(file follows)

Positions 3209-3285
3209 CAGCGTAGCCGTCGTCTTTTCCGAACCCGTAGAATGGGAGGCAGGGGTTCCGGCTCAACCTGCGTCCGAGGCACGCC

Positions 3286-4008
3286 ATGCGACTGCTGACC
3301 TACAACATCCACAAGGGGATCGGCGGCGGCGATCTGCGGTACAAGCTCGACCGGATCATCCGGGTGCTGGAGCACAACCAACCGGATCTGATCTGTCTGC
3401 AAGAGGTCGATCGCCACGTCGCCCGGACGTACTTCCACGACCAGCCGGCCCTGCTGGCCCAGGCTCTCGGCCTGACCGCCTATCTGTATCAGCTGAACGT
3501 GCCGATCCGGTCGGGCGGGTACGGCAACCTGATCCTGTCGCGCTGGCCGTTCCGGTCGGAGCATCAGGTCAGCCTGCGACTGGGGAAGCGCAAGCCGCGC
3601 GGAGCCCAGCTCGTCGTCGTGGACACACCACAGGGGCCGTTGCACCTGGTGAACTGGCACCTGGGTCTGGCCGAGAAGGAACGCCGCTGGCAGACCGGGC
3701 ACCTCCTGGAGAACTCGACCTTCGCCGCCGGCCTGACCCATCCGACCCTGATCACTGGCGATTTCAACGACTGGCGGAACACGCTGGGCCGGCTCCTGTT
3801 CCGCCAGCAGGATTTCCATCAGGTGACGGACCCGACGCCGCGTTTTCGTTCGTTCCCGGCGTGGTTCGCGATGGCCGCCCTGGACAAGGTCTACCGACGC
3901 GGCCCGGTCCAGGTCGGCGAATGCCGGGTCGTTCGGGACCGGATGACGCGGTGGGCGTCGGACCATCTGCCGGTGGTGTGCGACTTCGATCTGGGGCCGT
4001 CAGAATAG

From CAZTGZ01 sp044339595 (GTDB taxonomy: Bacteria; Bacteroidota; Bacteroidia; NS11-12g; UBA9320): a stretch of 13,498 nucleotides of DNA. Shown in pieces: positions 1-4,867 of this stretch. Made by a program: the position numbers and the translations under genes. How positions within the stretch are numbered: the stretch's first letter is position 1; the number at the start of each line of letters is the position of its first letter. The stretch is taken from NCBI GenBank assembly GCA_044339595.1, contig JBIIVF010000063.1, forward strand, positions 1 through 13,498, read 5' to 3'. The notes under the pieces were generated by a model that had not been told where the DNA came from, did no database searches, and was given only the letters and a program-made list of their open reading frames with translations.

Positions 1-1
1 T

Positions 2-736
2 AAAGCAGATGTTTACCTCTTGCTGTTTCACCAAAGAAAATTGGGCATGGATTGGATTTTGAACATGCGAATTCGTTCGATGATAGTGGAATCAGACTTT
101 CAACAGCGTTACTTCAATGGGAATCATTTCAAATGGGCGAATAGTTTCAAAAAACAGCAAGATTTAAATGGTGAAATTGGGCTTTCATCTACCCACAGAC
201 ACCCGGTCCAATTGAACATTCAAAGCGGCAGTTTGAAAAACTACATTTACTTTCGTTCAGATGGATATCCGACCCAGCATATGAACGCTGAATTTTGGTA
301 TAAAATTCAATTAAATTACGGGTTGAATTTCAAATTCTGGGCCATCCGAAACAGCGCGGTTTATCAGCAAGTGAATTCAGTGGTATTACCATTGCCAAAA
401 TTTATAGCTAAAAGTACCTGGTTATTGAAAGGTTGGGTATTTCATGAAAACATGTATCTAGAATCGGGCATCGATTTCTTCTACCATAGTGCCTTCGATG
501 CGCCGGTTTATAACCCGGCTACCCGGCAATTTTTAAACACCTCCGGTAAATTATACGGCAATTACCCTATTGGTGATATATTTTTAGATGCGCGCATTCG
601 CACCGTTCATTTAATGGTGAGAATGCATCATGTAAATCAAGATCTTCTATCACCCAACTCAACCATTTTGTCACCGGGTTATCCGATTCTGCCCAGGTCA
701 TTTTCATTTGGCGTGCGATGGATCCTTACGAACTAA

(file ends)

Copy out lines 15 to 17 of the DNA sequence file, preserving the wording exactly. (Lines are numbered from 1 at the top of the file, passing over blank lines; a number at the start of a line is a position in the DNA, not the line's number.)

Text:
1 T

Positions 2-736
2 AAAGCAGATGTTTACCTCTTGCTGTTTCACCAAAGAAAATTGGGCATGGATTGGATTTTGAACATGCGAATTCGTTCGATGATAGTGGAATCAGACTTT